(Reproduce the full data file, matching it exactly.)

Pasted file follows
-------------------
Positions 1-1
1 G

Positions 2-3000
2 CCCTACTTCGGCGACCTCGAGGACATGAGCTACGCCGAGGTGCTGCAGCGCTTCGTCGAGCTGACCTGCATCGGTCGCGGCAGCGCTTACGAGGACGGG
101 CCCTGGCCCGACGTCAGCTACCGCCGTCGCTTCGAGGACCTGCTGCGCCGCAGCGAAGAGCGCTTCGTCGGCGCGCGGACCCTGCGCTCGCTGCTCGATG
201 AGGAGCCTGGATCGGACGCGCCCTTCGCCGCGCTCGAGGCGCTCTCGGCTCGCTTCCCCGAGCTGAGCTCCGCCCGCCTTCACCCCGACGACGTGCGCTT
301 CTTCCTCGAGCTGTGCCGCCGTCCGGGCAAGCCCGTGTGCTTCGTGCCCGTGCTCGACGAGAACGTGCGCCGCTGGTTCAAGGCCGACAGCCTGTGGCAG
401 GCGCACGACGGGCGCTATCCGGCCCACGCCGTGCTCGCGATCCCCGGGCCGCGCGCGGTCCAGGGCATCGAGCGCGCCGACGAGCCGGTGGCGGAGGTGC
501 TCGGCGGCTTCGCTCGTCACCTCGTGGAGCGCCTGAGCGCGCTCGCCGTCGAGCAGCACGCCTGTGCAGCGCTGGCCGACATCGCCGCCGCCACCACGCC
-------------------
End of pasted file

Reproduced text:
Positions 1-1
1 G

Positions 2-3000
2 CCCTACTTCGGCGACCTCGAGGACATGAGCTACGCCGAGGTGCTGCAGCGCTTCGTCGAGCTGACCTGCATCGGTCGCGGCAGCGCTTACGAGGACGGG
101 CCCTGGCCCGACGTCAGCTACCGCCGTCGCTTCGAGGACCTGCTGCGCCGCAGCGAAGAGCGCTTCGTCGGCGCGCGGACCCTGCGCTCGCTGCTCGATG
201 AGGAGCCTGGATCGGACGCGCCCTTCGCCGCGCTCGAGGCGCTCTCGGCTCGCTTCCCCGAGCTGAGCTCCGCCCGCCTTCACCCCGACGACGTGCGCTT
301 CTTCCTCGAGCTGTGCCGCCGTCCGGGCAAGCCCGTGTGCTTCGTGCCCGTGCTCGACGAGAACGTGCGCCGCTGGTTCAAGGCCGACAGCCTGTGGCAG
401 GCGCACGACGGGCGCTATCCGGCCCACGCCGTGCTCGCGATCCCCGGGCCGCGCGCGGTCCAGGGCATCGAGCGCGCCGACGAGCCGGTGGCGGAGGTGC
501 TCGGCGGCTTCGCTCGTCACCTCGTGGAGCGCCTGAGCGCGCTCGCCGTCGAGCAGCACGCCTGTGCAGCGCTGGCCGACATCGCCGCCGCCACCACGCC